Four long years I spent falling down the rabbit hole like Alice in Wonderland and never knowing when or where the bottom was until I hit it.
Two words I hated hearing because in my mind I was above that and I was better than the meth that I smoked. I was a “functioning” addict. I held a great job with a global company, I slept, I ate and in my mind I was in charge, not the drugs. I told myself over and over that “I can quit anytime I want, but right now is just not time”. I made excuses for why I had to have more. I told myself it helps me get through my day and it makes me more productive.
Lies! Lies on top of more lies until I had woven a web that not even I could make sense of.
My life became consumed with getting high, every thought focused on when and where I could light up. Hours were spent on feeding my addiction and just trying to feel normal again. Consumed! Before I knew it I was consumed and my life was slowing caving in around me. My mother tells me that in my addiction, hugging me was like hugging a telephone pole. There were no emotions, just the shell of a daughter. Save me! I would pray at night to hit rock bottom and for some divine intervention to save me.
And then it did.
My dealer was arrested and locked up for life. I remember sitting in my dad’s garage, tears rolling down my face. Shaking and coming down from a four year high. I swore this must be what hell was like. All I could think about was how I couldn’t do this alone, so I swallowed my pride, divorced my ego and reached out to friend for help. He told me were going to a meeting, he saved my life. October 21st, 2014, until that moment I had never been one to ask for help or let anyone see me vulnerable, but in that meeting I became free. I shared my feelings, I accepted my newbie chip, and I cried for hours after in the parking lot.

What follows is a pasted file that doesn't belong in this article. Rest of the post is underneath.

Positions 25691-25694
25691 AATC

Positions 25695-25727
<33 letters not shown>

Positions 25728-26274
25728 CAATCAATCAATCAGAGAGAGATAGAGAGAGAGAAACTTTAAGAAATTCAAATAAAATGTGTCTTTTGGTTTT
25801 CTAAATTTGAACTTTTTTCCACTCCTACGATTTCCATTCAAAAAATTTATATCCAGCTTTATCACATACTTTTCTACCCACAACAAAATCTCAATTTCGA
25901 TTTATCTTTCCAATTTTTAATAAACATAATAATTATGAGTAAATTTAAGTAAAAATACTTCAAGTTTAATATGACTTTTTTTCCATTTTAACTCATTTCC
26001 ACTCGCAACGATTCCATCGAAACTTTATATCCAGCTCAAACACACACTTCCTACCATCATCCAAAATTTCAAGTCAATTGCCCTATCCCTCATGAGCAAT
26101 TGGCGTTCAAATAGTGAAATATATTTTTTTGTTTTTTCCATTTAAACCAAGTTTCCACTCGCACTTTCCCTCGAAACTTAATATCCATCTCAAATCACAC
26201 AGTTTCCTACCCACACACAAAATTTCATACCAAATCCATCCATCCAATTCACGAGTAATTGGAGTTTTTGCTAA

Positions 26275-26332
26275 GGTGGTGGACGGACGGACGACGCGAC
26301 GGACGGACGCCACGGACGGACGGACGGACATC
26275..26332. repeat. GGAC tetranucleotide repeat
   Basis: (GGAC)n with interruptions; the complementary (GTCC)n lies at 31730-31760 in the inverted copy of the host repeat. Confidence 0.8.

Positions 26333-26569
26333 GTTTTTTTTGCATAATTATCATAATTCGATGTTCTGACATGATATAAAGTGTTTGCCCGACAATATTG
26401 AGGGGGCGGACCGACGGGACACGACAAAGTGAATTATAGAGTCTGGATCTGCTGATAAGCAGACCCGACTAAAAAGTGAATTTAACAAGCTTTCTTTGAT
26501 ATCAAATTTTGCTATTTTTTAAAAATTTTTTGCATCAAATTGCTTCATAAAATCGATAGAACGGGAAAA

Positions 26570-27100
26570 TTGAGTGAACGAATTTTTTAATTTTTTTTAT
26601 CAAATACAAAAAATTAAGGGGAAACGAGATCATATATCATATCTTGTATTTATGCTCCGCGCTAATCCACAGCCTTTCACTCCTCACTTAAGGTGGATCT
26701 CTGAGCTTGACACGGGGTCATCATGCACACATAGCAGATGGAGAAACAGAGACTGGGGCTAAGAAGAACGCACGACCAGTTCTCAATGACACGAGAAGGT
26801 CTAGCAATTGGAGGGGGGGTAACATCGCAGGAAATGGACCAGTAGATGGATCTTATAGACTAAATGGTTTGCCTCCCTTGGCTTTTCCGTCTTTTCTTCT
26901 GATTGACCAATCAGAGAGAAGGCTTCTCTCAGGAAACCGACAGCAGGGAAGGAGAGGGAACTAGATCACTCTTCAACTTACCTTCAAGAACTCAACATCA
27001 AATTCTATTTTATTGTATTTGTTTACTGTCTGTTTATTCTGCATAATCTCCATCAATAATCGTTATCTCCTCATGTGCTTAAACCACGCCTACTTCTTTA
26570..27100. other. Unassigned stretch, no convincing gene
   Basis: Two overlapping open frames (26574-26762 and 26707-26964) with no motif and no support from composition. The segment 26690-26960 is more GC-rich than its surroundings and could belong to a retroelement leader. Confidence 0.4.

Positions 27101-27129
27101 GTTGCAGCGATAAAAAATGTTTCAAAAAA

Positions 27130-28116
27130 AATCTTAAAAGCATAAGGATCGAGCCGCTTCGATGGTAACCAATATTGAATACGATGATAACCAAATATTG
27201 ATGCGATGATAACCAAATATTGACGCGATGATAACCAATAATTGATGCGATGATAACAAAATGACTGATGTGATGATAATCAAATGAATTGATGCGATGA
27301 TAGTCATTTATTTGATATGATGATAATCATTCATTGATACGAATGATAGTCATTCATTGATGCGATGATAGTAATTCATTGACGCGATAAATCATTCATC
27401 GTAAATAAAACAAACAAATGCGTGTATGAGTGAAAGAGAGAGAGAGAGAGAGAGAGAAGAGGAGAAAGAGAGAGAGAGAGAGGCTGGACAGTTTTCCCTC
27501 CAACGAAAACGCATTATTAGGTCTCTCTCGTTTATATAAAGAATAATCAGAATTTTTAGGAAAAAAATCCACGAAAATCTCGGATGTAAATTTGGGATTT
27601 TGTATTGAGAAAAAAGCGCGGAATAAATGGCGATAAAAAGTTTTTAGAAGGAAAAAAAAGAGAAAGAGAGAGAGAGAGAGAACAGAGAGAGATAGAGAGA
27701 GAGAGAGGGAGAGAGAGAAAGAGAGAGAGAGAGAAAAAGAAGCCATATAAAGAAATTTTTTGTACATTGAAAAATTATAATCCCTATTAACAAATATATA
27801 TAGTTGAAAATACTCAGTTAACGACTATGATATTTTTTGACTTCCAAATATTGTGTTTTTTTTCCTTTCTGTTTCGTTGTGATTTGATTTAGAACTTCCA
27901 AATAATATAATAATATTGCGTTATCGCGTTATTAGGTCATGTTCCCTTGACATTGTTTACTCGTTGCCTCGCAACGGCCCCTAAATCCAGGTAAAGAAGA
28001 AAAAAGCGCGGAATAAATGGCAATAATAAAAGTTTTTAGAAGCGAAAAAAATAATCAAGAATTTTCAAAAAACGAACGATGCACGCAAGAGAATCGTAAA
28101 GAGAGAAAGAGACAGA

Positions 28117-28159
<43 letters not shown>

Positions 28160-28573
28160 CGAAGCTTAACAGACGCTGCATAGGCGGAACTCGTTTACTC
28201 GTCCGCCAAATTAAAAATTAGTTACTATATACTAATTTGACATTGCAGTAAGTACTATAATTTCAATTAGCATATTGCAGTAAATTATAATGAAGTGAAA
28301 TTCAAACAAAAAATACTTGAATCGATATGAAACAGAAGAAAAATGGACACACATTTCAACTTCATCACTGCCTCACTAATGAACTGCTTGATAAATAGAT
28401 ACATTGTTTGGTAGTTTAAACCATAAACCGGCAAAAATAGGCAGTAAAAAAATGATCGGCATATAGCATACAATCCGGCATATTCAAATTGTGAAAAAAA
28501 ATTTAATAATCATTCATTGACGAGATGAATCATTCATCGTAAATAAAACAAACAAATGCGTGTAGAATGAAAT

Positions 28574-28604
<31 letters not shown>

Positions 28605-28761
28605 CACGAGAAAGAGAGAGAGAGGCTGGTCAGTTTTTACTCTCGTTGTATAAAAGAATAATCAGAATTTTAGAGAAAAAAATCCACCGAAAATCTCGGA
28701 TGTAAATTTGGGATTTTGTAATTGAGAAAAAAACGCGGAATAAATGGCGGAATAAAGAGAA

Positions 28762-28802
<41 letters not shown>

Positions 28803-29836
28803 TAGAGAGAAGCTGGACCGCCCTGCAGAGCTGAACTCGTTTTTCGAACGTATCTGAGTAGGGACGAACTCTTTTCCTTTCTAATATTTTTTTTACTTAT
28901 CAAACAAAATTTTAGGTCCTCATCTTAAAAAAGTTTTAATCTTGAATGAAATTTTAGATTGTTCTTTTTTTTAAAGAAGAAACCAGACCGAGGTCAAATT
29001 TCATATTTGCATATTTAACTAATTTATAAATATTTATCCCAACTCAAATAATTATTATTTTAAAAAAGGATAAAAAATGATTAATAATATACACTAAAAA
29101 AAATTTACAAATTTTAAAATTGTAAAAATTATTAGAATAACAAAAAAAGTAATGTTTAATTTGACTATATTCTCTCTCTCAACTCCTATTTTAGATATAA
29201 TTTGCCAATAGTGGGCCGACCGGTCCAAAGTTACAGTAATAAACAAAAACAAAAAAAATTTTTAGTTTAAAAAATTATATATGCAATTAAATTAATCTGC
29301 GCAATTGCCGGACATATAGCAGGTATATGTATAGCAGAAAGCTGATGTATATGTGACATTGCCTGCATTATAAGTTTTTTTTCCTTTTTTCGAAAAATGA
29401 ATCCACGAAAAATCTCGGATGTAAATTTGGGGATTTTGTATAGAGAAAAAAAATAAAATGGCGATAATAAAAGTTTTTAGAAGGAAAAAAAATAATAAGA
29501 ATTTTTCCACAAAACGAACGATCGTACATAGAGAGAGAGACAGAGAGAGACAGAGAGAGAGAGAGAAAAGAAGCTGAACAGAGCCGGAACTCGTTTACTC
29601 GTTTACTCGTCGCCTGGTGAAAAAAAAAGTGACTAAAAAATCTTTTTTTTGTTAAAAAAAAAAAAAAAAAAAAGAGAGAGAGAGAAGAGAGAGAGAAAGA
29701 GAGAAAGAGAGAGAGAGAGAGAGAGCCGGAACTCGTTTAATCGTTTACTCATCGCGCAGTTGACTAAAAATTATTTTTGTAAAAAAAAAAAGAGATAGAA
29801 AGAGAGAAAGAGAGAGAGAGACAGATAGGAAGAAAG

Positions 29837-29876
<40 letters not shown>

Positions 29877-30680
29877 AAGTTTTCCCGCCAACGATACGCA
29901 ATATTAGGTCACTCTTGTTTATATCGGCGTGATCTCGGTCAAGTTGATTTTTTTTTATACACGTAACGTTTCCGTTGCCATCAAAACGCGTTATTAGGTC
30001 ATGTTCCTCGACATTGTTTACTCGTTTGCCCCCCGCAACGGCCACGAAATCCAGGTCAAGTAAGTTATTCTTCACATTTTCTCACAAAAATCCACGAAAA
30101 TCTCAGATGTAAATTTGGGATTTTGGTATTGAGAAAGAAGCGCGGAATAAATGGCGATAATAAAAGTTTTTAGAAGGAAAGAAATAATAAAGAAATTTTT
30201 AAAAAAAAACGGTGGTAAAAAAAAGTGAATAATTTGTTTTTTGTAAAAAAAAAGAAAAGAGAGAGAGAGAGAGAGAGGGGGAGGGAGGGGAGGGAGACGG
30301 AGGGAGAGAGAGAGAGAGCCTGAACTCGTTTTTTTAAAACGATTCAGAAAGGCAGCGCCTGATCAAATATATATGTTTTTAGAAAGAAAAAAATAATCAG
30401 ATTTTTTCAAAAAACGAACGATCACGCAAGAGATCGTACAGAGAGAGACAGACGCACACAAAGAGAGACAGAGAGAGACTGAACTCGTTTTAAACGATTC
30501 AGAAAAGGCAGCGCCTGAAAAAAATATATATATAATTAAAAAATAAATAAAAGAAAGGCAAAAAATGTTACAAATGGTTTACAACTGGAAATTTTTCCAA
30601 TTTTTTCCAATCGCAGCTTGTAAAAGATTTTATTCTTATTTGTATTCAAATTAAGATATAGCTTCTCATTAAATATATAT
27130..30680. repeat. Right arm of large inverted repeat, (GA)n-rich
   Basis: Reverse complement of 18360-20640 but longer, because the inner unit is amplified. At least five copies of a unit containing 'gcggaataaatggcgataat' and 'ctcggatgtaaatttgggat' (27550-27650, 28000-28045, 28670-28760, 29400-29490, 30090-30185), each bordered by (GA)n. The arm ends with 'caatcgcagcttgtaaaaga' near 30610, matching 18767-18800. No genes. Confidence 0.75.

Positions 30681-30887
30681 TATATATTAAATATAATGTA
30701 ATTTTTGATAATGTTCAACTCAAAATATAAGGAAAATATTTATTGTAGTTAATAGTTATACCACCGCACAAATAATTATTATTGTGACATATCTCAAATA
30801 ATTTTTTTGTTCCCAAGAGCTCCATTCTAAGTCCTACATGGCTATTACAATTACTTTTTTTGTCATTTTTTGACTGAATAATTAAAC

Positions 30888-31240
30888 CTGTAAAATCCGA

I cried because I was finally free.
At last, after four years I could say I was clean, I could walk into a room and look people in the eye. I could say I was proud of myself. I loved the feeling that I got in those meetings so I went as often as I could. I found a sponsor and most importantly, I asked for help. I didn’t try to do this on my own. We were not meant to walk through life’s journeys solo. I took the good days with the bad knowing that whatever withdrawals I was going through was worth it to be clean. And living a clean life is beautiful. I now appreciate the beauty of each day and I take time to stop and watch at the sunrise and sunset. I am now living a life that I never thought was possible. Since getting clean over 15 months ago I have an amazing life. One that I now dedicate to helping others to live the best quality of life possible. I use my story as a source of inspiration to let others know that you can beat addiction.
It’s not easy, but it is possible if you believe in yourself. Ask for help, go to meetings and share your story with those around you who you know will be supportive. Celebrate your sobriety, be proud of every milestone. Commit to yourself and get rid of those in your life who won’t commit to you. You are more than your addiction. You are strong, and after four years of falling down the hole I climbed out. I took back the control in my life. So, for those out there suffering with addiction, you can always change your life, it’s never too late no matter how far down the hole you have fallen.
You can always climb out!